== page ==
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This designation widens the company's powers to use water meters to charge customers in its area according to the quantity of water that they use. It sets aside in that area the right of customers to remain on an unmeasured basis of water charging in their current homes while using water only for normal household purposes.
The right to remain on an unmeasured charge was introduced by the Government in the Water Industry Act 1999 as a valuable reassurance to those households who preferred their existing unmeasured water charging. Since 1999 metering has increased to 26 per cent. of households in England and Wales as a result of the voluntary take up of meters and of water companies' use of the limited powers they have to impose metering, such as on change of occupier and in new housing. Metering has gained more familiarity and acceptance as a normal method of charging, indeed, the UK is now almost alone in western Europe in not charging for water on a mainly volumetric basis. I believe that metering is a fair charging system, under which people will not pay for what they do not use.
While there are no plans to change current policy on compulsory water meters, the Government recognised at the time of the 1999 Act that, especially where water resources were scarce, the right to remain on an unmeasured charge needed to be balanced against the desirability of conserving water. That is why the legislation makes provision for a company to make a local case for compulsory metering for water conservation reasons.
The company has established the case that, in its area over the next 10 years, it will face great difficulty in ensuring that limited supplies will cover increasing demands for water. No single measure will address this. The company needs to adopt a range of measures both on supply and demand, with due regard to cost and the effects on the environment. These measures must include exploring new sources, minimising leakage and encouraging water efficiency. The Government welcome the efforts made by the company in those directions and urges it to continue to do more.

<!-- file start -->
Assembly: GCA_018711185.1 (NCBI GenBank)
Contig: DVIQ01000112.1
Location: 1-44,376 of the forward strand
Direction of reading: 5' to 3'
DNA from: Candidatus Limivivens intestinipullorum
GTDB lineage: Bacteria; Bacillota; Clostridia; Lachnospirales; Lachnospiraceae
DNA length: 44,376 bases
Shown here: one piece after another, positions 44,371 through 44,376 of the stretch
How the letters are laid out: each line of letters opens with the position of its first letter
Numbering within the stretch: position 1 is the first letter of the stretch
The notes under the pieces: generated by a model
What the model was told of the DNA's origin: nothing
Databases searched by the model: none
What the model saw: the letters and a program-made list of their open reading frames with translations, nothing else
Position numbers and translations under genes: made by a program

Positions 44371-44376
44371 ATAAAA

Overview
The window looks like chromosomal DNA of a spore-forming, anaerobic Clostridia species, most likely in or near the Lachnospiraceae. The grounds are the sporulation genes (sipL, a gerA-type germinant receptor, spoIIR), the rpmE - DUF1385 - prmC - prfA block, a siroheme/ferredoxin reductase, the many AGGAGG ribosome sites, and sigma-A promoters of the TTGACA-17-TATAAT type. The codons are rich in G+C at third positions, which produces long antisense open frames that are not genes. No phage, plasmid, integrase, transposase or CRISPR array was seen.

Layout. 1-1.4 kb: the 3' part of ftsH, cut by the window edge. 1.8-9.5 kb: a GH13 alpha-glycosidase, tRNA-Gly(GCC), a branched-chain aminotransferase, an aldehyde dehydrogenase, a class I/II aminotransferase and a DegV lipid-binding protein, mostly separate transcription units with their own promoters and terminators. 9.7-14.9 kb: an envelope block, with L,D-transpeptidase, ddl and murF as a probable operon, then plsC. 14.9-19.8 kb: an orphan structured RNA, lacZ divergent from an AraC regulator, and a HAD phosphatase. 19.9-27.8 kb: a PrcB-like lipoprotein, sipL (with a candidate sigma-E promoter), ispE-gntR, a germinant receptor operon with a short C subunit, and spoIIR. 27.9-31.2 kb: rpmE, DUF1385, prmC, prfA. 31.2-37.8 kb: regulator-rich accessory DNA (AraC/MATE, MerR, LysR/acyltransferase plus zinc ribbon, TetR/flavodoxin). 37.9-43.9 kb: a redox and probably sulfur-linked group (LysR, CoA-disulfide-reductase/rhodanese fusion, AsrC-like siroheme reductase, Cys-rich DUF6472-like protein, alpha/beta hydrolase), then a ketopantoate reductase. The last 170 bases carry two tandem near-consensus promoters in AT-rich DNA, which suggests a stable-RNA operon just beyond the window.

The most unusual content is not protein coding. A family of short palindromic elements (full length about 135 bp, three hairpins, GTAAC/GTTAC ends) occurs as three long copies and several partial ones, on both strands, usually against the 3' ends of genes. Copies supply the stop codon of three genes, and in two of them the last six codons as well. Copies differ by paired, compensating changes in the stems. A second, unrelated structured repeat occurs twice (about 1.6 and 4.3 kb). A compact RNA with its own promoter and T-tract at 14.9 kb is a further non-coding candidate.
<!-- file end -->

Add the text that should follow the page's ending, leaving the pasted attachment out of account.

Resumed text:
The potential contribution that water metering can make to demand management cannot be ignored. The Government have long recognised that metering, with appropriate tariffs, has a role to play alongside other measures in managing demand. In the circumstances which have been shown to exist in the area of appointment of Folkestone and Dover Water Services, metering is needed alongside other measures available to the company, to manage demand. My right hon. Friend has concluded that waiting for the voluntary effect on demand of customers taking up the free meter option and on the company's existing metering powers is too long and uncertain. My right hon. Friend is satisfied that the company needs to be empowered to adopt a programme of compulsory household metering to realise the full water savings from metering over the next 10 years.